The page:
I auditioned for Bliss with drummer Alan Brown, my good friend. Somehow I got the gig. It was the first time I had to fill the specific role of a bass player, and I had to learn restraint and groove. Being a bass player in a pop band requires a lot of focus and a great ego check. It got me on the path of trying to play only what the music asked for, which is a challenge for anyone.
We played for enormous crowds in many different countries. We did lots of interviews and TV appearances. I also had to sing background vocals, which was really tough at first. This experience was invaluable, and it was a great insight of the music business and the pressures of being a musician.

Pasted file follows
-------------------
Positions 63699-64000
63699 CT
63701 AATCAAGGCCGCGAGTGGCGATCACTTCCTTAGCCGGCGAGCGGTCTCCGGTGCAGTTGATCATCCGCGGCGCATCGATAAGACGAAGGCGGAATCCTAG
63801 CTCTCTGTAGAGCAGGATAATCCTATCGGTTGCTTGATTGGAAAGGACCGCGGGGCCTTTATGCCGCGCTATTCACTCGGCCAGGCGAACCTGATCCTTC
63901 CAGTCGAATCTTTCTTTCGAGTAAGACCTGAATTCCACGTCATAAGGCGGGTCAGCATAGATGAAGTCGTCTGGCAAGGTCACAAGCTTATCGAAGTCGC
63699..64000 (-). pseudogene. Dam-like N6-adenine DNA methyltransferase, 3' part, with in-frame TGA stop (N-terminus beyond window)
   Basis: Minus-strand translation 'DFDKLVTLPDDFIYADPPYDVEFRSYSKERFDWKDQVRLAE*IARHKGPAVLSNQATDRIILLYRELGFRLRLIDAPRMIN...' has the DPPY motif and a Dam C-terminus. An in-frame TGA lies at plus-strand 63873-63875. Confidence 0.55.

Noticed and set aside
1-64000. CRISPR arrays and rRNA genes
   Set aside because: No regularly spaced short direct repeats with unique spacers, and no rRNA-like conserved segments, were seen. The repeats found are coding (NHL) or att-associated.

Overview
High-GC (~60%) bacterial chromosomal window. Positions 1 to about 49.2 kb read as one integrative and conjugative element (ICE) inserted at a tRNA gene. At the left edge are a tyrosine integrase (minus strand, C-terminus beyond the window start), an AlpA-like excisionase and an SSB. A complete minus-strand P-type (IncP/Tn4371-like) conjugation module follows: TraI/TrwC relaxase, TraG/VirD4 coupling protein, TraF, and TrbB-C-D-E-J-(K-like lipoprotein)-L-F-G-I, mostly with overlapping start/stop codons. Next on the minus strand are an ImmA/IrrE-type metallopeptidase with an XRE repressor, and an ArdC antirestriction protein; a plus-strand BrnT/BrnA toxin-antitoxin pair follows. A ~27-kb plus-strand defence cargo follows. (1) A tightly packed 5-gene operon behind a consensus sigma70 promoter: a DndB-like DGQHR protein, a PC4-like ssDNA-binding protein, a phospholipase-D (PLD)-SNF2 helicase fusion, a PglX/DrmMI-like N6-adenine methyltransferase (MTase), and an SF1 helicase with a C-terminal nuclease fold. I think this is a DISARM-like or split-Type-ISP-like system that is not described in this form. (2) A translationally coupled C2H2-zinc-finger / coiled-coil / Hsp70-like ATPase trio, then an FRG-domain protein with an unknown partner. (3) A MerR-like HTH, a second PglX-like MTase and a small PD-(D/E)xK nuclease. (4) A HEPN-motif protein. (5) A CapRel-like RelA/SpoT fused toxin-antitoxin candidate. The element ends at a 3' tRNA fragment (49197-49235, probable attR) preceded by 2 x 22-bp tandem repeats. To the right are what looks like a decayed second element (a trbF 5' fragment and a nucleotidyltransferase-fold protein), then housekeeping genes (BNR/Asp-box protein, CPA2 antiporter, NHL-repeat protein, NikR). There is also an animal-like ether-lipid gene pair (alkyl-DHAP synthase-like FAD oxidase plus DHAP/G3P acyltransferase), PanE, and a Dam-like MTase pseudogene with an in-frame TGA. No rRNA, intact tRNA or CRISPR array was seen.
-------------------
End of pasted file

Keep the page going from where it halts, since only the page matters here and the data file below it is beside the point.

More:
You’ve collaborated with an incredible list of musicians… Hiromi, Herbie Hancock, Wayne Shorter, Mike Stern, and John McLaughlin, to name a few. What kinds of preparations do you make before engagements/tours with other artists?
I feel so lucky to have performed with some of my favorite musicians.
I have a strong practice routine that will bring me closer to being the musician I want to be. I am constantly trying to improve and grow so that I can handle any situation I find myself in. Of course, I prepare myself and try to learn and memorize the material as best as possible. I try not to overthink anything and trust that I’m in that position for a reason.
From your tours, do you have a favorite place to travel?
I love touring and simply traveling in general. I learn so much from the different cultures I encounter. I feel a strong connection with places like Japan, Barcelona, and India. Having said that, I can honestly say that I have enjoyed everywhere I have been. It’s really what you make of it.